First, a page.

find them. They don’t need explaining, which means that, while there is
quite a bit of dialogue, it doesn’t get overwhelmed by large chunks of
exposition about every aspect of the story. That’s not to say there
isn’t any, just that it doesn’t dominate, and tends to focus on the
truly necessary as opposed to the background detail.
The plot itself satisfyingly
mixes grim sci-fi with gumshoe noir, very much like Blade Runner
did, and contains enough intrigue, pathos and deeper meaning to stand
out from the many more mundane adventure scripts. It is generally rather
subtle in its telling, helped by believably voiced characters. Azriel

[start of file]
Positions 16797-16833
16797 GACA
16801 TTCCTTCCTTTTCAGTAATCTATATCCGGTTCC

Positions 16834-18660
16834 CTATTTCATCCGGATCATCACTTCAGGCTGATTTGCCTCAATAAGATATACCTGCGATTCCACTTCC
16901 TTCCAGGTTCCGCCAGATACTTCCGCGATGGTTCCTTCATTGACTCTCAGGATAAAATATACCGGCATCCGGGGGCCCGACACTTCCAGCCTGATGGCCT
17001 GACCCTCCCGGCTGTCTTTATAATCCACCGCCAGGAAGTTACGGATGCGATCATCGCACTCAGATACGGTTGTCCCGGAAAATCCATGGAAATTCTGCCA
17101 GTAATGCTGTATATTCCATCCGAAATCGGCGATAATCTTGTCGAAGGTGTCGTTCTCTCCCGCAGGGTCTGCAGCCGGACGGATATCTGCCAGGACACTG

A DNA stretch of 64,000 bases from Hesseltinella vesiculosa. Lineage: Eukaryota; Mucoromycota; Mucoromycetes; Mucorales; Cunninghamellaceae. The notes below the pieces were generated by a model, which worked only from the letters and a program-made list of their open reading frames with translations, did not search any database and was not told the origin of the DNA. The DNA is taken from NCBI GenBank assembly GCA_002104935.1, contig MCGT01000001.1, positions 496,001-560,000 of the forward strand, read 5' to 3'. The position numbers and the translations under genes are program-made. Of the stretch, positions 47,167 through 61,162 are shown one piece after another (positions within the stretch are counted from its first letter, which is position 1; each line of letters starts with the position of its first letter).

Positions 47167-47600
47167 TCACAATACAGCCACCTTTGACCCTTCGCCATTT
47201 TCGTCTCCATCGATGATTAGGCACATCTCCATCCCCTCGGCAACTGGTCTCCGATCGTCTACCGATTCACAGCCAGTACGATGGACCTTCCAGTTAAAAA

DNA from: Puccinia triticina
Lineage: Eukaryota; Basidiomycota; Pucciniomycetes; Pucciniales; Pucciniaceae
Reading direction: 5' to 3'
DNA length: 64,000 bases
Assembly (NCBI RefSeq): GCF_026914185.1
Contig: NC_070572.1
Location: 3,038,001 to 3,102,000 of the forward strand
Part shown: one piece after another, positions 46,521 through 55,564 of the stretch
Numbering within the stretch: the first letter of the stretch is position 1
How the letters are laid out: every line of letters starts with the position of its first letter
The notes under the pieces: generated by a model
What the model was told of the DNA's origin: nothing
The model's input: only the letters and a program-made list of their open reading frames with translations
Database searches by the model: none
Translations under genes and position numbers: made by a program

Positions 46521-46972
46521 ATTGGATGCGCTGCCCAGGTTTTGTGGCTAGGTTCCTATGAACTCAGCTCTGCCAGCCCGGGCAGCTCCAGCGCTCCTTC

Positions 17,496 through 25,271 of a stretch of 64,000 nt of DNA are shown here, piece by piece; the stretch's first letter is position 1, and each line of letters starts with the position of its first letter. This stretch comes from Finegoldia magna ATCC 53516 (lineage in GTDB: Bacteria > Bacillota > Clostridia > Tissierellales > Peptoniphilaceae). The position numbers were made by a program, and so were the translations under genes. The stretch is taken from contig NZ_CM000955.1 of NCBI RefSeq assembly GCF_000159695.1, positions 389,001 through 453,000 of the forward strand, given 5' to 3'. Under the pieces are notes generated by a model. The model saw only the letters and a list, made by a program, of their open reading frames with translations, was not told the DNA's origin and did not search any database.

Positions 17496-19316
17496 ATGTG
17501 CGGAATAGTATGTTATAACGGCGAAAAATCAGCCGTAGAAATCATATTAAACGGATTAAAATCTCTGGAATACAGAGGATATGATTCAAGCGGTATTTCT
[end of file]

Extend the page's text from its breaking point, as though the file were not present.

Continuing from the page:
stands out and, of the more central characters, only Balder disappointed
“This is the only
consciousness I have”
The telling of Gemini Rue
flits back and forth between the trials of Azriel and Delta Six, and you
play each of those characters. In the middle chapters you get to
alternate between them at will, but for the most part the game
determines whose story you are playing. The two storylines slowly
converge, and culminate in one of the more satisfying endings I have
experienced. Endings can be terribly disappointing; this one wasn’t.
There are a couple of
out-and-out puzzles, but it's situational puzzles that dominate. Like
many such games, I occasionally had to resort to trying everything with
everything, or aimlessly wander around hoping to stumble on something
that would advance the game. But not often. For the most part I felt I
had an objective, the way to which could be nutted out. Some of the
nutting offered a greater challenge, but I was pleased overall with the